The shortage of baby formula is getting worse across the country.

The shortage of baby formula is getting worse across the country.

The manufacturer of Ashley Hernandez’s favorite baby formula for her two daughters said it was out of stock on her website. Lists on eBay show that it can cost up to $ 120 per can. So when he was offered 10 cans for 40 40 by an online seller, he expressed his frustration.

“I have two children,” said Hernandez, 35, of Dallas. “I can’t find it. I can buy it today. I can pay in cash.”

Parents across the country are struggling to make up for the nationwide shortage of infant formula – a problem that has been exacerbated by the recent recall by baby food company Abbott Nutrition. The U.S. Food and Drug Administration said at least four children were called back after being hospitalized with a bacterial infection and two died from eating its products.

“We recognize that our recent withdrawal has added to the already challenging situation of global supply shortages,” Abbott said in a statement last month. “We are working hard to help mothers, fathers and carers get high quality nutrition for their children.”

Now, many large retailers seeking to keep inventory safe are limiting how much baby formula their customers can buy.

Drug store chain CVS said in a statement that “following supplier challenges and increasing customer demand,” shopper stores and online per-purchase will be limited to three-child formula products.

Walgreens echoed that sentiment, saying in a statement that it had set a “three-item limit” in an effort to “help improve inventory.” Target said it has a limit of four items online but no limit in the store.

Costco, which did not immediately respond to a request for comment on Saturday, had different caps on the formulas listed on its website.

Brian Dutmeyer, senior director of public policy at the National WIC Association, said on Saturday that “the unprecedented scope of this infant formula has serious consequences for children and new parents.” The non-profit organization provides food aid to women, infants and children across the country.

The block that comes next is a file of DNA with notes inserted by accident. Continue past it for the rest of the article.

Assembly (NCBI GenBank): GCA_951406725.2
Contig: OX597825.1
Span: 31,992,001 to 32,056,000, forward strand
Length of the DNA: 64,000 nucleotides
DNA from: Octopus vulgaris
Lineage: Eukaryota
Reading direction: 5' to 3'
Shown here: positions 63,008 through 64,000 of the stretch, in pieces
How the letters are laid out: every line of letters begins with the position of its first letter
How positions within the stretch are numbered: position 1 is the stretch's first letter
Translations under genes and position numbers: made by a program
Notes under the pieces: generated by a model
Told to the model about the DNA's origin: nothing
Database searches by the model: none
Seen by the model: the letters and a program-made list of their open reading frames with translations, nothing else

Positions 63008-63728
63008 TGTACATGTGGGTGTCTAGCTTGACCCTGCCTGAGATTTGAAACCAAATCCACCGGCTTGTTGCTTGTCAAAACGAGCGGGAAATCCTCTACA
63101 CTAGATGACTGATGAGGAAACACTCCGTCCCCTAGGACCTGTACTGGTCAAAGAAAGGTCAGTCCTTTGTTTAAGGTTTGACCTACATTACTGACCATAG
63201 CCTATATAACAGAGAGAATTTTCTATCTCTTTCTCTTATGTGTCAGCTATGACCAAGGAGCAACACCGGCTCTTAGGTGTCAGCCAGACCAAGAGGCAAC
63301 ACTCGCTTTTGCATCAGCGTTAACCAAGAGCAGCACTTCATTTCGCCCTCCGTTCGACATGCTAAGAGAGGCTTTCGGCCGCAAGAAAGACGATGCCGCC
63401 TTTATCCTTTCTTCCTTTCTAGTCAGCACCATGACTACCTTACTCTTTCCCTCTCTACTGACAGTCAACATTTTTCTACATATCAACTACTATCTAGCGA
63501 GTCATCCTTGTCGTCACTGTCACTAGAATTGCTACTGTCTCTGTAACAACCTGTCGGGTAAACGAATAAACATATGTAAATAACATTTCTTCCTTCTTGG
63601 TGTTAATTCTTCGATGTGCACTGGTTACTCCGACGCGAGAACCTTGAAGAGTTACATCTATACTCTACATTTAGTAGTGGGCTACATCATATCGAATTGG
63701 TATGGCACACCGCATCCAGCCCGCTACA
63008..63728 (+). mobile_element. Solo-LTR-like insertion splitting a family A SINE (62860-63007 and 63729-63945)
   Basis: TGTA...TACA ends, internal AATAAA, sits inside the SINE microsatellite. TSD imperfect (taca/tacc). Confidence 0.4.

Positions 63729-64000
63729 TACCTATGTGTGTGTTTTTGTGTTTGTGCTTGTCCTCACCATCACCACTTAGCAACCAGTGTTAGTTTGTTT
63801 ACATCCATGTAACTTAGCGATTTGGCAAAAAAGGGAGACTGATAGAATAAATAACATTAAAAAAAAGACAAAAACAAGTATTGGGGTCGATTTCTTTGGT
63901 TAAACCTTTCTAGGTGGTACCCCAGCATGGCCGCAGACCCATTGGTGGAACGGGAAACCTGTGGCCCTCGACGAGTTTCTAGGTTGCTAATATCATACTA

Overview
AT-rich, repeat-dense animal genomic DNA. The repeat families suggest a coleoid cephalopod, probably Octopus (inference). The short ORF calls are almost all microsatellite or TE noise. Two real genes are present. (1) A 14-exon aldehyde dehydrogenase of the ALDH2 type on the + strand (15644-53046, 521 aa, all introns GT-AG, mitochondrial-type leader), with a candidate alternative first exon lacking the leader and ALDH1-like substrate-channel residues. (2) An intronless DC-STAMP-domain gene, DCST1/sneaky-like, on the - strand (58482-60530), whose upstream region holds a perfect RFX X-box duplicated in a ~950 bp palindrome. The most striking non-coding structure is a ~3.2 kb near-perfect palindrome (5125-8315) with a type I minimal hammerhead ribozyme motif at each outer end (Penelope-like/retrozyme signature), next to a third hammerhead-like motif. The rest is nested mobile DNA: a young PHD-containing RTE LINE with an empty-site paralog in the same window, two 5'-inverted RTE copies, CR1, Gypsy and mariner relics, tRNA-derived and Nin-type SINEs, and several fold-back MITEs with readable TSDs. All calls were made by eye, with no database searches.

Mr Datmeier said Abbott Nutrition was a specialized provider for more than half of the WIC agencies across the country, meaning “this is not an isolated issue.”

“Every day, we hear from parents who are hurt, angry, worried and scared,” he said. “The lives of their infants are in danger.”

In retail stores, shelves are often empty. And parents are creating online Facebook groups to let each other know about repurchased inventory or bargaining – both are rare these days, Ms Hernandez said.

“It’s a nightmare,” he said.

In a Facebook group called “Baby Formula for Sale” on Saturday, a mother pleaded for a specific brand: “Looking for Similac NeoSure in the Arizona area! Help !! I’m almost out.”

“Unlike other food memories, the lack of supply of baby formula affects a large – or even special – source of nutrition for children,” Mr Dutmeyer said. Inadequate nutrition, he added, “can have long-term health implications.”

Datasembly, a retail software company, said that by April, about 31% of the nationwide stock of formula products had run out. In seven states – Connecticut, Delaware, Montana, New Jersey, Rhode Island, Texas and Washington – the April 3 week rate was worse than 40 percent.

The decline is also putting a financial burden on families who are already suffering from rising inflation. Families typically spend up to 15 1,500 on infant formula in the first year, the U.S. Surgeon General’s Office said on its website.

Mr Dutmeier said the deficiency was “especially severe for children who need special formulas to deal with allergies, gastrointestinal problems or metabolic disorders.”

Ms Hernandez said her daughters, one 6 months old and the other 3 years old, both needed such a special formula.

He sold 10 cans to the seller he texted but it will only last five or six weeks, he guessed. Ms Hernandez said the formula she usually buys was EleCare, one of the Abbott products recalled in February.

Affected products have already been removed from stores, but parents can check the condition of the product they need using online search through Abbott Nutrition.

The Infant Nutrition Council of America said in a statement that formula companies are “committed to ensuring the continued availability of infant formulas for every child.”

But Mr Dutmeyer said the products had not reached store shelves due to assurances from manufacturers about rapid production. “Every day as the crisis continues, parents become more anxious and worried about what they need to feed their children,” he said.

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